The problem must be understood holistically; linking with the society, the present economy and politics of the country. If the society is suffering due divisive politics, hate mongering, we can not expect our military men to be untouched with them. The farmers ongoing protests, veterans protest for OROP (One Rank One Pension) for more than 5 years, workers struggle to restore the lost Labor Laws, the enactment of CAA/NRC, the demonetization, the sudden and inefficient proclamation of Lockdown, etc. have effect on our soldiers’ morale, peace of mind, and their ability to deliver in one of the most adverse conditions.

Solution has to be holistic. It must relate with the rest of the problems of the society. Few solution could be, though temporary in nature, are Institutional Reforms, Peace in Field Environments, Officer, where all could interact with each other), Enabling Soldiers (Free them from the menial works at least, provide them proper food, clothe, equipment), Reducing Military Bureaucracy (Volumes could be written on it), Role of Senior Officers/Leadership as well as Junior Leadership, Government Support (Stop using the Army for political gains immediately, and issuing abusive statements as well, like “they are meant to die” or “how do they produce kids, when on border”, etc.) or Country’s Leadership (Even opposition leaders must be part, stop treating the Army as holy cow), give the soldiers their due.

Politicalizing the military is very dangerous, which our present government is unable to see, neither we can teach it. Top military men are loving it, as for them it is great rehabilitation issue as individuals, but it is like a ticking bomb, more so when more than half the military men are suffering from stress, leading to pathological symptoms, suicide and other incidents. Remember, similar is the situation with the paramilitary forces and police, or who may be worse. And the said solutions are known to those who matter, but so what, who cares?

Note: The following links are borrowed from another social media comment (Reddit), can see them.

More soldiers have lost their lives by suicide than they have in terrorist attacks (let that sink in for a moment)

[READWhy more Indian soldiers die in suicides and fratricides than in combat?

[READBSF Soldier Tej Bahadur Dismissed – The soldier alleged the troops were served bad quality food

[READSoldier or Servant? The Quint Exposes Army’s Abused Sahayak System

[READArmy Chief Bipin Rawat defends the ‘sahayak’ system

[READSoldier Featured in Army ‘Sahayak System’ ‘Sting’ Video Found Dead

[READJailed For Exposing Army’s Sahayak System, Jawan Returns Home After 6 months

[READSoldier Commits Suicide at LoC in Poonch

Youth Ki Awaaz is an open platform where anybody can publish. This post does not necessarily represent the platform's views and opinions.

You must be to comment.

More from Krishna Singh

Similar Posts

By shakeel ahmad

By Lubna Ismailee

By Tina Sequeira

Wondering what to write about?

Here are some topics to get you started

Share your details to download the report.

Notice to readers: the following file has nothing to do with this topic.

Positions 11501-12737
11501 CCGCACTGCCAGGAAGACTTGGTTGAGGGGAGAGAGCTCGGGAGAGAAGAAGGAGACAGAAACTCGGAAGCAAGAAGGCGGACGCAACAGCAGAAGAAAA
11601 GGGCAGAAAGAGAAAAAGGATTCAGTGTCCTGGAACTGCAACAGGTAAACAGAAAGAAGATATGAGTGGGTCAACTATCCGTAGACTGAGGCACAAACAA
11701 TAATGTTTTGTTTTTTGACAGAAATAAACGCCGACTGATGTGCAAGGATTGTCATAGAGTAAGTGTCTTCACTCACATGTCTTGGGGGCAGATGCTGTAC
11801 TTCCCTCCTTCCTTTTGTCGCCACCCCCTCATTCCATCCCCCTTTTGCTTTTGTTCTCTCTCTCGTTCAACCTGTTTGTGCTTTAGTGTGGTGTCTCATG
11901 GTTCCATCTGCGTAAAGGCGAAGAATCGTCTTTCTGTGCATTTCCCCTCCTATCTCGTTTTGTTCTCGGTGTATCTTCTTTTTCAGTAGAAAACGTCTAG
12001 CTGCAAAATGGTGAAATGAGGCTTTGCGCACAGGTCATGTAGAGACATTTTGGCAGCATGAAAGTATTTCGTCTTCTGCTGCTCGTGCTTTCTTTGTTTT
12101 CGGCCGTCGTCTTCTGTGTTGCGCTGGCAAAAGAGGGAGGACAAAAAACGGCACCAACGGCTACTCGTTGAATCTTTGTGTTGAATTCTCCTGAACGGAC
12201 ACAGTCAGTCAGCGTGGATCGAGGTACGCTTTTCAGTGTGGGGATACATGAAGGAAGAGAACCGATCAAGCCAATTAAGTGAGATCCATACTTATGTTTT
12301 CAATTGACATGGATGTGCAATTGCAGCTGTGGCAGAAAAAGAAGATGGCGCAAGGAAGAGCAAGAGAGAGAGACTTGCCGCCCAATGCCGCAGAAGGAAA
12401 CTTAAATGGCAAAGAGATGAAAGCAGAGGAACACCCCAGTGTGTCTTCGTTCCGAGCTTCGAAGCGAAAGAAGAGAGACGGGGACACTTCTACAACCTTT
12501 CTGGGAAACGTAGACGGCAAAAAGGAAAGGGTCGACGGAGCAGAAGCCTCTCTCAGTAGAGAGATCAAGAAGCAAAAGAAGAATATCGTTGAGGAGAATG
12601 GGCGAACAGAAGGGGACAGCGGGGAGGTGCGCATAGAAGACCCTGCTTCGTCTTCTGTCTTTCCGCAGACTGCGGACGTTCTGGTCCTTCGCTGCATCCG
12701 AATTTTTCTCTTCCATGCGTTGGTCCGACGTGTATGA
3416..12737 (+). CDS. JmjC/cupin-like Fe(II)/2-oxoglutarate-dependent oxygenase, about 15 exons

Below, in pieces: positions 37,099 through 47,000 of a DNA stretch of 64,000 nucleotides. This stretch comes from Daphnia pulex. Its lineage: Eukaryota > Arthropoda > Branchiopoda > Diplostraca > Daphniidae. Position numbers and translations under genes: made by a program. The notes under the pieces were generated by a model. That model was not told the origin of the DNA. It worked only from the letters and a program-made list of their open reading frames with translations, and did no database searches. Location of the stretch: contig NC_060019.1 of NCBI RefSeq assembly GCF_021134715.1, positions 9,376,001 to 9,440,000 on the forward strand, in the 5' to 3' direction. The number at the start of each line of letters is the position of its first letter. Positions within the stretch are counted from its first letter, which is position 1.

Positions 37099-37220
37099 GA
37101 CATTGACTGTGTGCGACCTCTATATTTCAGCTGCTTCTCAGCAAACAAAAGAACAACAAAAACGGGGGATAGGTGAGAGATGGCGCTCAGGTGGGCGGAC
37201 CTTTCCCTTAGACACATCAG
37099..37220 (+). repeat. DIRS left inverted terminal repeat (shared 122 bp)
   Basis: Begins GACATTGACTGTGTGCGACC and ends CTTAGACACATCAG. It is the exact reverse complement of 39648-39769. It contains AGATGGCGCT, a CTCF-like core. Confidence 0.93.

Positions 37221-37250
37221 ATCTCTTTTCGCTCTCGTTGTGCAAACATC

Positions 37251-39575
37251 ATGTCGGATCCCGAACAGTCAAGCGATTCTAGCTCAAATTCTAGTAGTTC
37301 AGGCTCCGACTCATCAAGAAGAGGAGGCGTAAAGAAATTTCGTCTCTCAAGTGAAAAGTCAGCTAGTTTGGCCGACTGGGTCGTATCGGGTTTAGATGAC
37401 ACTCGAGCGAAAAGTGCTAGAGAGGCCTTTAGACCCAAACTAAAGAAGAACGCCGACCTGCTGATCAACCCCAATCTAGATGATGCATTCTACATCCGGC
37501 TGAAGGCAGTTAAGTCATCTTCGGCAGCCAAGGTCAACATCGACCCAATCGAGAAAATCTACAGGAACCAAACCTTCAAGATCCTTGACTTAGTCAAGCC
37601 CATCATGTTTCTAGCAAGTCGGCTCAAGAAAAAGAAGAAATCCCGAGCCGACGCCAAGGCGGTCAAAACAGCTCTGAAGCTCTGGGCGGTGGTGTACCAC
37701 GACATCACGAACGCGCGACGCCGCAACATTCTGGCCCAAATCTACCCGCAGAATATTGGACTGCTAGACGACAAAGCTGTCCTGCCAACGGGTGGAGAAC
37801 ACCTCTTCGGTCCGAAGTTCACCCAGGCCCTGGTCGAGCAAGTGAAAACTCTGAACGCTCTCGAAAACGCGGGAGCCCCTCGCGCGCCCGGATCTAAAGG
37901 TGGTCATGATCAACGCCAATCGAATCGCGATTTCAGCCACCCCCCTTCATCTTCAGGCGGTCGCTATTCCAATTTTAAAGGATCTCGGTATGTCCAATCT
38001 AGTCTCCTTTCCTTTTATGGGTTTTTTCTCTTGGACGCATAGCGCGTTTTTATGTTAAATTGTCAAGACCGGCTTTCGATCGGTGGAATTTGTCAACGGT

We promise not to spam or send irrelevant information.

Share your details to download the report.









We promise not to spam or send irrelevant information.

An ambassador and trained facilitator under Eco Femme (a social enterprise working towards menstrual health in south India), Sanjina is also an active member of the MHM Collective- India and Menstrual Health Alliance- India. She has conducted Menstrual Health sessions in multiple government schools adopted by Rotary District 3240 as part of their WinS project in rural Bengal. She has also delivered training of trainers on SRHR, gender, sexuality and Menstruation for Tomorrow’s Foundation, Vikramshila Education Resource Society, Nirdhan trust and Micro Finance, Tollygunj Women In Need, Paint It Red in Kolkata.

Now as an MH Fellow with YKA, she’s expanding her impressive scope of work further by launching a campaign to facilitate the process of ensuring better menstrual health and SRH services for women residing in correctional homes in West Bengal. The campaign will entail an independent study to take stalk of the present conditions of MHM in correctional homes across the state and use its findings to build public support and political will to take the necessary action.

Saurabh has been associated with YKA as a user and has consistently been writing on the issue MHM and its intersectionality with other issues in the society. Now as an MHM Fellow with YKA, he’s launched the Right to Period campaign, which aims to ensure proper execution of MHM guidelines in Delhi’s schools.

The long-term aim of the campaign is to develop an open culture where menstruation is not treated as a taboo. The campaign also seeks to hold the schools accountable for their responsibilities as an important component in the implementation of MHM policies by making adequate sanitation infrastructure and knowledge of MHM available in school premises.

Read more about his campaign.

Harshita is a psychologist and works to support people with mental health issues, particularly adolescents who are survivors of violence. Associated with the Azadi Foundation in UP, Harshita became an MHM Fellow with YKA, with the aim of promoting better menstrual health.

Her campaign #MeriMarzi aims to promote menstrual health and wellness, hygiene and facilities for female sex workers in UP. She says, “Knowledge about natural body processes is a very basic human right. And for individuals whose occupation is providing sexual services, it becomes even more important.”

Meri Marzi aims to ensure sensitised, non-discriminatory health workers for the needs of female sex workers in the Suraksha Clinics under the UPSACS (Uttar Pradesh State AIDS Control Society) program by creating more dialogues and garnering public support for the cause of sex workers’ menstrual rights. The campaign will also ensure interventions with sex workers to clear misconceptions around overall hygiene management to ensure that results flow both ways.

Read more about her campaign.

MH Fellow Sabna comes with significant experience working with a range of development issues. A co-founder of Project Sakhi Saheli, which aims to combat period poverty and break menstrual taboos, Sabna has, in the past, worked on the issue of menstruation in urban slums of Delhi with women and adolescent girls. She and her team also released MenstraBook, with menstrastories and organised Menstra Tlk in the Delhi School of Social Work to create more conversations on menstruation.